The teenage memories I am alternately proud and ashamed of remain in the vault. Those stories are only for me and the other players. When my daughter presses hard for more, I simply report that I can say no more; that I am bound by court orders or pinkie swear to never reveal details of such events. Then I look off into the distance and act melancholy for a few hours for good measure.
At 17 it would have been unheard of to tell our parents we were off to drink contraband wine behind the Mill Pond with a 20 year-old sophomore from second period French class. We blanketed our parents is snugly warm swaths of fleecy lies, so that while they thought we were collecting school supplies for underprivileged children, we were actually rearranging the letters in local advertising signs from “Excited to Our Welcome New Patients “to “Sex Parties Held Nightly.” And as hard as it would have been to come clean to our parents, it’s nearly impossible to do so now to our kids. We know we were stupid. We all did stupid things. But we’re grown-ups now and our stupid is a different kind. It’s “forget to add fabric softener to the rinse cycle” and “left milk out on counter overnight.”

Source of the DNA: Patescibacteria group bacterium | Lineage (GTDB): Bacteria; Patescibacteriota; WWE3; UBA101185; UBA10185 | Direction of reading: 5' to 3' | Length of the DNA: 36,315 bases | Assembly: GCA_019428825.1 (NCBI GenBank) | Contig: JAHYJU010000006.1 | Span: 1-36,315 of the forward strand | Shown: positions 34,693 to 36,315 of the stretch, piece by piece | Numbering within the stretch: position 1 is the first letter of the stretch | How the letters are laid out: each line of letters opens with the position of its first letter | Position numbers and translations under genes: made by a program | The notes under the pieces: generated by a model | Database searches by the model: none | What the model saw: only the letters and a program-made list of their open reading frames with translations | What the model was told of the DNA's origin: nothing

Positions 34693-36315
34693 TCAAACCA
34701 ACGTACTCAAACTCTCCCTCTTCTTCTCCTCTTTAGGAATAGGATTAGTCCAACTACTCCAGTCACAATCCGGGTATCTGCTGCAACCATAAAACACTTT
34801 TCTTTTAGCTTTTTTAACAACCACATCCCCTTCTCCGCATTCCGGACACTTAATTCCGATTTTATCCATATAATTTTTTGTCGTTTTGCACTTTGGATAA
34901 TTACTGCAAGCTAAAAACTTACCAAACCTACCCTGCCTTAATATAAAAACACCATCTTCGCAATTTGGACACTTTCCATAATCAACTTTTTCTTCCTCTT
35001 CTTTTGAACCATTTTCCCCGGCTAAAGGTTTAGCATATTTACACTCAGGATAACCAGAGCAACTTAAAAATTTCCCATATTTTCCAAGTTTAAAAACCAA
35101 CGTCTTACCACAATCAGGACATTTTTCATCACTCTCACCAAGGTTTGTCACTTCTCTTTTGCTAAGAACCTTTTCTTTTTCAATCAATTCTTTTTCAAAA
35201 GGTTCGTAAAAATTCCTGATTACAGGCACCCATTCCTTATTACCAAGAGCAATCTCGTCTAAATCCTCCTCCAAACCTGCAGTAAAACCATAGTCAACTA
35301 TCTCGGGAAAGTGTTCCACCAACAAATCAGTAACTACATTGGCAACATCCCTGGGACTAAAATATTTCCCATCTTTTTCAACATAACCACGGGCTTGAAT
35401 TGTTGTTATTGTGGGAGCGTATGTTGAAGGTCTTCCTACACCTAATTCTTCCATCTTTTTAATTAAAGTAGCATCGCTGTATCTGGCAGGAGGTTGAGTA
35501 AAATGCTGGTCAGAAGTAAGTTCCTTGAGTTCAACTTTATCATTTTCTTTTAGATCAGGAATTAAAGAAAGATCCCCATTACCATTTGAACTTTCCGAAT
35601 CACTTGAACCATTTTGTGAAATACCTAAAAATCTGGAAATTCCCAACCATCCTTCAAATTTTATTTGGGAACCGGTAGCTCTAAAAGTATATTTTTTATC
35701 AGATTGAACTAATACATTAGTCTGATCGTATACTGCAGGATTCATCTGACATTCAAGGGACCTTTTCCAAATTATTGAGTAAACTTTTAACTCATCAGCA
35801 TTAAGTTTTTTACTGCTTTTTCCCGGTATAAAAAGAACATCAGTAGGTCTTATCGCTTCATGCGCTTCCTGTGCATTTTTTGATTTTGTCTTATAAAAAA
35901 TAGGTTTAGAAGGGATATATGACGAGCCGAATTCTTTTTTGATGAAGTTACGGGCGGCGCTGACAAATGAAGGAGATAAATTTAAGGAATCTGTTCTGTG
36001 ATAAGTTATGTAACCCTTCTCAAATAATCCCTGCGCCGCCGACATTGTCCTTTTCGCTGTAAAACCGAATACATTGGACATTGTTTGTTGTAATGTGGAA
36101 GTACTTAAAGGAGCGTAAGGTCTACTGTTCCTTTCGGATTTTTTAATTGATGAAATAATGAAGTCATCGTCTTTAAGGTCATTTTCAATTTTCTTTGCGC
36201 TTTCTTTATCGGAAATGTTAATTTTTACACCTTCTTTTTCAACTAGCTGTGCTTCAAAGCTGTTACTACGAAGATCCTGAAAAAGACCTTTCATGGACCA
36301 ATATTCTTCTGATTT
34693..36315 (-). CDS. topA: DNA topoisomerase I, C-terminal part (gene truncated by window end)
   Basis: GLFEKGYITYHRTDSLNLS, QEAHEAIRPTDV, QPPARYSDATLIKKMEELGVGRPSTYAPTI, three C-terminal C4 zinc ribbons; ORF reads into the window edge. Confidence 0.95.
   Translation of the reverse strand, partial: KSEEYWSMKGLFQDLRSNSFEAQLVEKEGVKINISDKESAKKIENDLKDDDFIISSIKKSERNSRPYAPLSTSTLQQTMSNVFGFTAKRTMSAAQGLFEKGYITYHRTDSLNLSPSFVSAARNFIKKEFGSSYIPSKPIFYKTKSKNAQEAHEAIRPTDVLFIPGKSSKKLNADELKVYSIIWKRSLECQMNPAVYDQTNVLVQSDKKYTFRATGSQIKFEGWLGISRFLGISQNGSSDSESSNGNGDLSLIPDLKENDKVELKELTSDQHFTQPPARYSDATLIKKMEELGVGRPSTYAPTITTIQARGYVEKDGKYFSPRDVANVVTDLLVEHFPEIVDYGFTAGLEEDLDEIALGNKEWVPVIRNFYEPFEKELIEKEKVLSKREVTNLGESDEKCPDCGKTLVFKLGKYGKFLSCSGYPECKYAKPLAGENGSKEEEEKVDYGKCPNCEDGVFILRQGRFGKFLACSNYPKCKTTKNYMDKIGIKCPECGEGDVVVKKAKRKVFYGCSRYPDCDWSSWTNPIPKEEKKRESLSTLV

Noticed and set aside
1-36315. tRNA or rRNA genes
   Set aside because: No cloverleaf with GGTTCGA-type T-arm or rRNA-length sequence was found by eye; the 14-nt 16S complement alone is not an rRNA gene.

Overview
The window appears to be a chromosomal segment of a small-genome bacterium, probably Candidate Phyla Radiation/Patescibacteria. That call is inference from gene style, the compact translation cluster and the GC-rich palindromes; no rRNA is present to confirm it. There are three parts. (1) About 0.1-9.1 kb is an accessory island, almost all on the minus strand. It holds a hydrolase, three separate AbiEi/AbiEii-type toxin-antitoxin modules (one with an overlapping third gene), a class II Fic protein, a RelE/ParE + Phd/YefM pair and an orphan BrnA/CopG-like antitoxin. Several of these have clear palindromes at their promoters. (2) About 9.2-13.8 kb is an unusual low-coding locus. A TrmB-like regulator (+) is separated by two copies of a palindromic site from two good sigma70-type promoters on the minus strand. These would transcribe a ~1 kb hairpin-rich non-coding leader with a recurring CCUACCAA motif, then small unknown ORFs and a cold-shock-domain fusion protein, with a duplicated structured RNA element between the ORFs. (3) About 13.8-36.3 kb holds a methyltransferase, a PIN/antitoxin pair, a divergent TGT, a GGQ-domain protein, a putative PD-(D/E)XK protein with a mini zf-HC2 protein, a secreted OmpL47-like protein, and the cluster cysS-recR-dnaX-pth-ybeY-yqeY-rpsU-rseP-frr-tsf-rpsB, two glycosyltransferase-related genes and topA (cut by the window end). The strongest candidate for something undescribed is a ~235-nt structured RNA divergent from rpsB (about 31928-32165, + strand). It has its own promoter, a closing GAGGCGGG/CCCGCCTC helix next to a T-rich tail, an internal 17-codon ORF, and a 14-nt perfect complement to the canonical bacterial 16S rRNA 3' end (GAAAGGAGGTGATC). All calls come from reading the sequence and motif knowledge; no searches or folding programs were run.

It’s not the same pattern of dumb decision making that happens in teenage brains. They can’t help it; it’s biology. Don't think for a minute that idiocy and short-sightedness are a condition of the current generation. That shit is a genetic flaw and it affects almost the entire first world population. Basically, if you were not helping to support a family or milking goats or panning for gold at 17, you were probably an asshole sometimes, too.
I want for my teenager the same things most people want for their children: security, safety, education, agency, and respect. But I also want her to have the freedom to sometimes act like an idiot, albeit a reasonably safe one. I’m starting to realize that I can’t be Mama Bear Buzzkill forever, and so I am loosening the reigns, using my own teenage experiences as a yardstick. Ultimately I believe she is entitled to make mistakes and create memories and this privilege cannot always be denied simply on the basis of my discomfort.
It is my hope that my daughter will emerge her teens with a few battle scars, some secrets, and an overflowing handful of memories — some of which she should never tell her children.